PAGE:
Magazine article Science News

New Compounds Inhibit HIV in Lab

Magazine article Science News

New Compounds Inhibit HIV in Lab

Article excerpt

When the human immunodeficiency virus (HIV) invades a cell, it produces three essential enzymes that direct the takeover. Two of these--reverse transcriptase and protease--have proved susceptible to inhibitor drugs. Mutations in the AIDS virus, however, have made some strains resistant to these medications (SN: 4/24/93, p. 261).

Scientists at Merck Research Laboratories in West Point, Pa., now report the discovery of two new compounds that sabotage the third viral enzyme, called integrase. By blocking integrase, these compounds interfere with the replication cycle of HIV-1, the most common strain of the virus. Although the researchers so far have confined their experiments to cells in laboratory dishes, the compounds are the first to clearly render integrase incapable of splicing viral DNA onto host-cell DNA.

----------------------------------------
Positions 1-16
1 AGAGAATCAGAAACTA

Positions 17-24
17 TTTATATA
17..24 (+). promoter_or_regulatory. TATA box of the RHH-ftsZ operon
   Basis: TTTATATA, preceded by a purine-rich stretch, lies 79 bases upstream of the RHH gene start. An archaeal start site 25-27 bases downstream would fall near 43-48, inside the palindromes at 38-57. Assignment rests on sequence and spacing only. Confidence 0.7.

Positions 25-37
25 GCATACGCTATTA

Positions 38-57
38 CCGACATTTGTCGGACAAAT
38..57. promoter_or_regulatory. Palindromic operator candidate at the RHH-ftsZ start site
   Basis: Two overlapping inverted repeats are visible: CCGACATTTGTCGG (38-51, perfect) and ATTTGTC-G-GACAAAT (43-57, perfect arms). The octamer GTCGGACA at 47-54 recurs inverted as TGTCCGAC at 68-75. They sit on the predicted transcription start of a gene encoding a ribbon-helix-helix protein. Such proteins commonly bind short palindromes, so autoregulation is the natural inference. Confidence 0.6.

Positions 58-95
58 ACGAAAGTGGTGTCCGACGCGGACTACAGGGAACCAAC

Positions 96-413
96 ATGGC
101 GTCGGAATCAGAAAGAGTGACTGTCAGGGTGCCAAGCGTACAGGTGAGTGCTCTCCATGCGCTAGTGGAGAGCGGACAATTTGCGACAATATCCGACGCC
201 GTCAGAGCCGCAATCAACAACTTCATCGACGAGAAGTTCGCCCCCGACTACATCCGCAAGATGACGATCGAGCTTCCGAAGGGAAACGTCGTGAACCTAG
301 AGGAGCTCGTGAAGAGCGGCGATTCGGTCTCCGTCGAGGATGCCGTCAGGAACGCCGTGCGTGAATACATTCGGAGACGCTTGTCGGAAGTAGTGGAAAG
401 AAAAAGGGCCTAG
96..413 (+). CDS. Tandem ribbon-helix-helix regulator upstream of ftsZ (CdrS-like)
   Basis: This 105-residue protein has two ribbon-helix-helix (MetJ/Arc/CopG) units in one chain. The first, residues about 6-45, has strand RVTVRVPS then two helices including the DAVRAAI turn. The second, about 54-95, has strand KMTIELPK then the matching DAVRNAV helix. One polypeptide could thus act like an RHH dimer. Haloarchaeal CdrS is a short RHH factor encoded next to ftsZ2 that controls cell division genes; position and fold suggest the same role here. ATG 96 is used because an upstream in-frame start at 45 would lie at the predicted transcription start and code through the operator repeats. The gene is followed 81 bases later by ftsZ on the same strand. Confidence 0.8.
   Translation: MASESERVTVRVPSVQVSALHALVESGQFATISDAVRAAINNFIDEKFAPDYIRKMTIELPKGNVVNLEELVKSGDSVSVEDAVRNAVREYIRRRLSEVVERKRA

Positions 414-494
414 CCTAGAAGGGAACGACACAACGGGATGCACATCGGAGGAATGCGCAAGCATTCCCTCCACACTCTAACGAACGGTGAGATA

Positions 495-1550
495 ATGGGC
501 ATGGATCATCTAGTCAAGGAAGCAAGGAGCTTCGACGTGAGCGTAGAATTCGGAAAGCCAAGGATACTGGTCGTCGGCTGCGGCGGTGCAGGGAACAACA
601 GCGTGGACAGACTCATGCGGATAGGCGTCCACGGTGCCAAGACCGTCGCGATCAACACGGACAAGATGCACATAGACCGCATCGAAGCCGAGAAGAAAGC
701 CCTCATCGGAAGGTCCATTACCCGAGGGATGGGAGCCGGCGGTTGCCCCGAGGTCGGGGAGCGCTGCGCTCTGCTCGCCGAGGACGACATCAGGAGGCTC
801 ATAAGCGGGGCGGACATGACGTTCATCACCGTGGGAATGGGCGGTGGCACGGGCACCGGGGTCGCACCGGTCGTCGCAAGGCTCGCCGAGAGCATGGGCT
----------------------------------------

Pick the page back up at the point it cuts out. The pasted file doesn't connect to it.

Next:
"I think this is very promising," says W. Edward Robinson Jr., a virologist at the University of California, Irvine whose research team in 1996 isolated a less promising compound that blocks integrase. "This, combined with our data and [other findings], suggests we are getting closer to having molecules that act against integrase--and which can be used in people."

Tapping a corporate repository of natural and artificial chemicals, the Merck researchers tested roughly 250,000 substances before finding two that worked well. These acids, called L-731,988 and L-708,906, inhibited integrase in chemical tests. They also prevented for several weeks the spread of HIV grown in cell cultures and quelled strains of HIV that are resistant to other enzyme inhibitors, the scientists report in the Jan. 28 SCIENCE.

Upon entering an immune cell, HIV makes a DNA version of its viral genome. In the nucleus of the cell, HIV cleaves the host's DNA chain and, guided by integrase, inserts its DNA into the host genome.

Under direction from this integrated viral DNA, the cell changes its priorities and starts producing RNA and proteins that make copies of HIV. …

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